Hobbit director Peter Jackson has told Geoff Bouncher, of the LA TimesHero Complex, that during the Warner Bros. ComicCon presentation on Saturday (2 to 5:30 pm) inside Hall H, that he won’t be showing the footage in 48 frames per second 3D, which is how it was shown at Cinemacon last April.

This is quite a shock to the system. It strikes me as cowardly, if you want to know. I’m really astonished that Jackson, a man of conviction, is admitting that he and Warner Bros, marketing executives are afraid that reactions among Comic-Con-ers will be as negative as they were in Las Vegas. No balls, boys and girls!

“I think it’s more about protecting the downside,” Jackson told Boucher, “rather than helping the film in any significant way. There is a huge audience waiting to see The Hobbit, and any positive press from Comic-Con will truthfully have little impact on that.

“However, as we saw at CinemaCon earlier this year, with our 48 frames per second presentation, negative bloggers are the ones the mainstream press runs with and quotes from. I decided to screen the Hobbit reel at Comic-Con in 2-D and 24 frames per second, so the focus stays firmly with the content and not the technical stuff. If people want 3-D and 48fps, that choice will be there for them in December.”

I’m sorry but there are names for this kind of thinking and this kind of behavior, and those names are candy-assed and turn-tail. I’m one of those who worshipped the 48 fps footage I saw last April, and I’m really crushed to hear this. Jackson bravely decided to advance the state of cinema with 48 fps, and now he and Warner Bros. marketing execs are cowering like scared rabbits.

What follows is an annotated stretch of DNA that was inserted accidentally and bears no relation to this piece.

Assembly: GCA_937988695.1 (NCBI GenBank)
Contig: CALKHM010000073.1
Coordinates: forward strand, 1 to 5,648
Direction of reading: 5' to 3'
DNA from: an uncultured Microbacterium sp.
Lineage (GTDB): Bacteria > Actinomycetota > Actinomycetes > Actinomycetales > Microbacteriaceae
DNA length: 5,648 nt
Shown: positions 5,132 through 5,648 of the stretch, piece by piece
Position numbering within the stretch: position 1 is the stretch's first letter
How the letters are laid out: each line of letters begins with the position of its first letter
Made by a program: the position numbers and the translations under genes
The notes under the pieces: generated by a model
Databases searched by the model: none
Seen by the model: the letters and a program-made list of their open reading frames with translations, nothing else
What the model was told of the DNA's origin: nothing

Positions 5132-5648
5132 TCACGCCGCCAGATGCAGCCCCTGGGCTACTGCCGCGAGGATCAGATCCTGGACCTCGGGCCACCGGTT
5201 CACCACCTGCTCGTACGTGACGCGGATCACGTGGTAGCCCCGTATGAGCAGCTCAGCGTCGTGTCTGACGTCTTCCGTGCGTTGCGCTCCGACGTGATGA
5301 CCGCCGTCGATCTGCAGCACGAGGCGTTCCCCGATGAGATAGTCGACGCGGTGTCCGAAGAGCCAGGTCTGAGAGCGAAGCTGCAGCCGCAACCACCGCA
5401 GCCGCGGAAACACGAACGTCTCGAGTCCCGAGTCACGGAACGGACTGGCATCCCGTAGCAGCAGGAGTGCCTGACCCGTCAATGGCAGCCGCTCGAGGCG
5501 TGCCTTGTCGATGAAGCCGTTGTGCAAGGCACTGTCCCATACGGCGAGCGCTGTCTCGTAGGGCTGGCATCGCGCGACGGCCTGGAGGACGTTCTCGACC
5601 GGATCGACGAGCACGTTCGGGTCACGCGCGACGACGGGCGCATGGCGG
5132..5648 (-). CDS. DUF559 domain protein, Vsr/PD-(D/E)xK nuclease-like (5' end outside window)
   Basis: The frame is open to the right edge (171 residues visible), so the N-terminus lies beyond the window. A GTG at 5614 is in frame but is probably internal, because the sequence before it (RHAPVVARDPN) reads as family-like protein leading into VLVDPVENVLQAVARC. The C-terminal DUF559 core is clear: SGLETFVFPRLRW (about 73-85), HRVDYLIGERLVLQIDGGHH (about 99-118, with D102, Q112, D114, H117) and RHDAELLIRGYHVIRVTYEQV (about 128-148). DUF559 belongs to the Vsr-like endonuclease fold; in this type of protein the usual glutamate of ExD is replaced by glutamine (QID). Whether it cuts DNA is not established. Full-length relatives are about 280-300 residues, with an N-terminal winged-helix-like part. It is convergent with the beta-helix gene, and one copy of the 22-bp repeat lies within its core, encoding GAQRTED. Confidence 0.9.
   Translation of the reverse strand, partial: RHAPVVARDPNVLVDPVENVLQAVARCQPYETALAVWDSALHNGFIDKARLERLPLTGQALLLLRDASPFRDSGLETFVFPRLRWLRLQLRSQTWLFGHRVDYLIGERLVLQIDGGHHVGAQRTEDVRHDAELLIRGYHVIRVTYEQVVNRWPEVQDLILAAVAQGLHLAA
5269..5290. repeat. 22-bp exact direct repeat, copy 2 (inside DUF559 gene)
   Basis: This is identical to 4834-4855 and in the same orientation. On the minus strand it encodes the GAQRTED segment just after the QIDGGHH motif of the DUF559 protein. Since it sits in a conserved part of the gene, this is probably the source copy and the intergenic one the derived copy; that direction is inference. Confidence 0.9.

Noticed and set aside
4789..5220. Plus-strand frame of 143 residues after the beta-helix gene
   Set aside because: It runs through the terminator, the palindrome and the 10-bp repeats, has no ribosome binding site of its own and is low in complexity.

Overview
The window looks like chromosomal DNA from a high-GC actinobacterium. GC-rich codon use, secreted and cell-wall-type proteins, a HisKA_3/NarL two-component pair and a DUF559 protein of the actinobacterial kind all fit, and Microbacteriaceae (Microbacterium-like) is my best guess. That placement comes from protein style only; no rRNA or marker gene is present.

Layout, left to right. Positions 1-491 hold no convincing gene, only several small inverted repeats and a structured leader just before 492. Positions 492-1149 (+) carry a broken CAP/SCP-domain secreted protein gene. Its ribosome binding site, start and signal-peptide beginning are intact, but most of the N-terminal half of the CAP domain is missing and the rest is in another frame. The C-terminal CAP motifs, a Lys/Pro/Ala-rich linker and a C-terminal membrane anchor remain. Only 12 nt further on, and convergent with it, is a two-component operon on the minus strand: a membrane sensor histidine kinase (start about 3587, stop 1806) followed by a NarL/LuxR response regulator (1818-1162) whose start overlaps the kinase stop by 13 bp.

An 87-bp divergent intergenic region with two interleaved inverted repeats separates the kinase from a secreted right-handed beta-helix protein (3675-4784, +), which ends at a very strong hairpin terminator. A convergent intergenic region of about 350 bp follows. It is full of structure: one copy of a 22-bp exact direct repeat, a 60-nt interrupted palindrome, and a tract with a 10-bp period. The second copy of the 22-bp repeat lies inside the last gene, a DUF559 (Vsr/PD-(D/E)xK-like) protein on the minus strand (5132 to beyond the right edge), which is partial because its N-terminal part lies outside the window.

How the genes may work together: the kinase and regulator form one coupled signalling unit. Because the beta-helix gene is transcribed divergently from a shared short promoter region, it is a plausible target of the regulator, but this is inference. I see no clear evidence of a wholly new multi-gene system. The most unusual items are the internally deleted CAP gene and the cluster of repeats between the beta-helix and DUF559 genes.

I was going to drive down to ComicCon to gauge the reaction to the 48 fps screening but I guess I won’t be going now.

“The state of cinema as most of us know it changed radically when 10 minutes of footage from The Hobbit were shown on the huge screen inside Caesar’s Palace,” I wrote on 4.24.

“48 fps 3D is such a startling and game-changing thing that it’s like the introduction of sound in 1927, CinemaScope in 1953, and high-end 3D with Avatar. I was knocked back in my seat…open-mouthed. This is the most startlingly ‘real’ form of cinema I’ve ever seen, so much so that it isn’t ‘cinema. And there’s the rub.

“It’s like watching super high-def video, or without that filtered, painterly, brushstroke-y, looking-through-a-window feeling that feature films have delivered since forever. On one level what I saw this morning was fucking fantastic, and on another it removed the artistic scrim or membrane that separates the audience from the performers. Which gave a little feeling of “hmmm.”

“The effect is that you’re not really watching a ‘film.’ You’re watching, it seems, high-def video footage that, in an earlier time, might have been shot simultaneously along with the traditionally captured, more cinematic version that would be shown in theatres…or so you would have told yourself as you watched it in 1998 or 2005 or whenever. Except this is now and the high-def, 48 fps footage we saw this morning is it — this is how the movie will actually look.

“Forget the windowpane. You’re right there and it’s breathtaking — no strobing, no flickering, pure fluidity and much more density of information. This makes the action scenes seem more realistic because it looks too real to be tricked up, and the CG stuff looks astonishing for the same reason.

“I believe that henceforth 48 fps will not just become the norm but we’re going to hear calls for up-rezzing classic 24 fps films to 48 fps. Douglas Trumbull has allegedly done such conversions, and I for one would be highly in favor if they caught on. And yet 48 fps kills that classic filtered, strobing effect that we’ve known all our lives. It’s a shocker, all right, and I’m not sure if the industry as a whole is going to be on my side of this.”